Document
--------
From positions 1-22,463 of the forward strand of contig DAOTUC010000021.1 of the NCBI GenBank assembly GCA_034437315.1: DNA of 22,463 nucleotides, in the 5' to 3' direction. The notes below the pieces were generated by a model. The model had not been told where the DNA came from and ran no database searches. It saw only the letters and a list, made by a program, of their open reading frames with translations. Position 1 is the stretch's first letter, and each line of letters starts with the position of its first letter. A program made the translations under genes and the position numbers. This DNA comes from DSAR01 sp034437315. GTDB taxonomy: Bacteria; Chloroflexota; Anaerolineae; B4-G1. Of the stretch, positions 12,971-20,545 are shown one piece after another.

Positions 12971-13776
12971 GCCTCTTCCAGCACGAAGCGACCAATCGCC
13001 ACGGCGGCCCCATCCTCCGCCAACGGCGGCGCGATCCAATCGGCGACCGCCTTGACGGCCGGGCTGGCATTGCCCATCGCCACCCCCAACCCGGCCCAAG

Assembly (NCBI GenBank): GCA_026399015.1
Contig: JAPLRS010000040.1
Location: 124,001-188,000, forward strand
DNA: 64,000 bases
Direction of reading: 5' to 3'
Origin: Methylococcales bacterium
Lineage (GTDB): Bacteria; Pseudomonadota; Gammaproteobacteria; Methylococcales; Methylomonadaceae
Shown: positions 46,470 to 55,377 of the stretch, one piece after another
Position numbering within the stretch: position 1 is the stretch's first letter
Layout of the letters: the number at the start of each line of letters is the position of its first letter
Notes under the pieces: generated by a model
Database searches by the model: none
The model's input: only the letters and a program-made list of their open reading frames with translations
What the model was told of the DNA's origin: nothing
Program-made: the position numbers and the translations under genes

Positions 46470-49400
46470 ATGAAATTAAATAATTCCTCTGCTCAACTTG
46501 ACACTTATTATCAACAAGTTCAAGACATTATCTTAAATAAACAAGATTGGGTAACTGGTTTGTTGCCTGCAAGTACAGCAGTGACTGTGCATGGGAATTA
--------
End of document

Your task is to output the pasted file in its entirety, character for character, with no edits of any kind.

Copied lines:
From positions 1-22,463 of the forward strand of contig DAOTUC010000021.1 of the NCBI GenBank assembly GCA_034437315.1: DNA of 22,463 nucleotides, in the 5' to 3' direction. The notes below the pieces were generated by a model. The model had not been told where the DNA came from and ran no database searches. It saw only the letters and a list, made by a program, of their open reading frames with translations. Position 1 is the stretch's first letter, and each line of letters starts with the position of its first letter. A program made the translations under genes and the position numbers. This DNA comes from DSAR01 sp034437315. GTDB taxonomy: Bacteria; Chloroflexota; Anaerolineae; B4-G1. Of the stretch, positions 12,971-20,545 are shown one piece after another.

Positions 12971-13776
12971 GCCTCTTCCAGCACGAAGCGACCAATCGCC
13001 ACGGCGGCCCCATCCTCCGCCAACGGCGGCGCGATCCAATCGGCGACCGCCTTGACGGCCGGGCTGGCATTGCCCATCGCCACCCCCAACCCGGCCCAAG

Assembly (NCBI GenBank): GCA_026399015.1
Contig: JAPLRS010000040.1
Location: 124,001-188,000, forward strand
DNA: 64,000 bases
Direction of reading: 5' to 3'
Origin: Methylococcales bacterium
Lineage (GTDB): Bacteria; Pseudomonadota; Gammaproteobacteria; Methylococcales; Methylomonadaceae
Shown: positions 46,470 to 55,377 of the stretch, one piece after another
Position numbering within the stretch: position 1 is the stretch's first letter
Layout of the letters: the number at the start of each line of letters is the position of its first letter
Notes under the pieces: generated by a model
Database searches by the model: none
The model's input: only the letters and a program-made list of their open reading frames with translations
What the model was told of the DNA's origin: nothing
Program-made: the position numbers and the translations under genes

Positions 46470-49400
46470 ATGAAATTAAATAATTCCTCTGCTCAACTTG
46501 ACACTTATTATCAACAAGTTCAAGACATTATCTTAAATAAACAAGATTGGGTAACTGGTTTGTTGCCTGCAAGTACAGCAGTGACTGTGCATGGGAATTA